Halfords' IT overhaul drives upbeat annual results

Halfords has reported profits up 5% in its results for the year to 30 March 2007 as the car accessories and cycle retailer feels the benefits of a substantial IT investment programme.

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Halfords has reported profits up 5% in its results for the year to 30 March 2007 as the car accessories and cycle retailer feels the benefits of a substantial IT investment programme.

Revenues for the year hit £744m, up 9% on last year, with pre-tax profits hitting £80.9m.

The firm is expanding its retail outlets, seeking greater supply chain efficiencies and has realigned staff rotas to give customers “on demand” fitting services for car parts, a statement issued with the results says.

Halfords’ expansion plans come on the back of a major IT overhaul, part of a five-year change programme that began after the company was sold by former parent firm Boots in 2002.

The results follow the first year of a five-year £5.5m contract with BT Expedite, signed in February 2006, that included the integration of electronic point-of-sale (Epos) data and stock information with the retail IT supplier’s Connected Retail Store software. The move was aimed at improving stock management and customer ordering.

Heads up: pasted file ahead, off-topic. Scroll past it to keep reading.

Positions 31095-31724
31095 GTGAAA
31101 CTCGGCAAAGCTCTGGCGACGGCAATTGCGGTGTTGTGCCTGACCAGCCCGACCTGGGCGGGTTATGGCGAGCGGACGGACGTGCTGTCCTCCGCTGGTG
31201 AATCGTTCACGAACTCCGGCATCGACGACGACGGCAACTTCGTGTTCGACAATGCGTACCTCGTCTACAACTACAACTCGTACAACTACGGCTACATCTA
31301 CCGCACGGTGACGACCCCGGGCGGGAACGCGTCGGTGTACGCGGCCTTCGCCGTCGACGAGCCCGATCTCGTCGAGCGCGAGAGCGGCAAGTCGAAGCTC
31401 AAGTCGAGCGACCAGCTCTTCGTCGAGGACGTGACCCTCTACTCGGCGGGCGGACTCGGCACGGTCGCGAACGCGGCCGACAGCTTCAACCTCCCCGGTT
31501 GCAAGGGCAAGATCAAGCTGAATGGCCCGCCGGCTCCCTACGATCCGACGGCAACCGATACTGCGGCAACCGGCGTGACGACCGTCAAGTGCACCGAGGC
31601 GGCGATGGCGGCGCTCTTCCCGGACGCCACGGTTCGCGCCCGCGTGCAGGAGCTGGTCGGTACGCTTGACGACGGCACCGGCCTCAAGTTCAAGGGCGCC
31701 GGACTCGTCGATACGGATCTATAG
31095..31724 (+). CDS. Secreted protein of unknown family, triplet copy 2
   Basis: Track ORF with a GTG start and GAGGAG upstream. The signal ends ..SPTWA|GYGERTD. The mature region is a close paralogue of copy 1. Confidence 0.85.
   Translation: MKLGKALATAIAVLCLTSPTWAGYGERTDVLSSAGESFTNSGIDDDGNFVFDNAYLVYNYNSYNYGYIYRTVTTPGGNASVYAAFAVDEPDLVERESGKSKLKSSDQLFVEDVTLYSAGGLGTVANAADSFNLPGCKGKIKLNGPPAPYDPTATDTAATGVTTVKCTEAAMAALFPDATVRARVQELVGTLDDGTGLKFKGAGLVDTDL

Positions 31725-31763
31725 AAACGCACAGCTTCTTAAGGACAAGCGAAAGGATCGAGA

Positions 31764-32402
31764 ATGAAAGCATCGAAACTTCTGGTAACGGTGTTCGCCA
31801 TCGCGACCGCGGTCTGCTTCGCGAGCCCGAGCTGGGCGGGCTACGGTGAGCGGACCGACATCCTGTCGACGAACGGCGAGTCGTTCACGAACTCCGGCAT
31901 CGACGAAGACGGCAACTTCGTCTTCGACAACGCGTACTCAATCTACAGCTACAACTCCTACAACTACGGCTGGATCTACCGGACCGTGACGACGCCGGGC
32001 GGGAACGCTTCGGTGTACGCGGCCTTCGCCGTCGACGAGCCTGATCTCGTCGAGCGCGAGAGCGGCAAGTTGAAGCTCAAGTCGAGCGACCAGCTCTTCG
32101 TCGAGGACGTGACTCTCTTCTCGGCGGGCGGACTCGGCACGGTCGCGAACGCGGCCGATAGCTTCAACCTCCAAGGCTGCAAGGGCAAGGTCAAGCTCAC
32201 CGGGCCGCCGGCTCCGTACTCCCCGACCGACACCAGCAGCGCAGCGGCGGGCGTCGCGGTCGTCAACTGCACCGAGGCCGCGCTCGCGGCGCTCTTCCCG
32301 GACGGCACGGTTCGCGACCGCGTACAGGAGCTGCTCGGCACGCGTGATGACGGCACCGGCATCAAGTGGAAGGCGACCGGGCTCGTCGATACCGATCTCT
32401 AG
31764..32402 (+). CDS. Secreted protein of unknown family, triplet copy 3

Halfords’ wider IT overhaul also saw Halfords deploy SAP enterprise resource planning software to replace its legacy systems, in a project completed in December 2005, in another development that will have fed into this year's financial results. Halfords also implement a new warehouse management system, integrated with the SAP software.

The driving and cycling specialist has also seen greater uptake of its online services – in line with other retailers this year – with the company reporting “an extremely pleasing performance from
Halfords.com”.

In his review of the year’s performance, chief executive Ian McLeod said: “Significant growth was achieved in website visitors, as well as online sales and conversion. Improvements in our website navigation also help customers more easily research online before buying either on the site or in store.”

Halfords had implemented a new e-commerce fulfilment system providing flexibility and scalability for future growth, he added. “With the internet continuing to influence a growing proportion of retail sales, we will continue to develop our site to ensure we meet the needs of Halfords’ customers.”

The company is planning to launch a "reserve on line, collect in store"
service in 2007 as part of a wider programme of multi-channel development.

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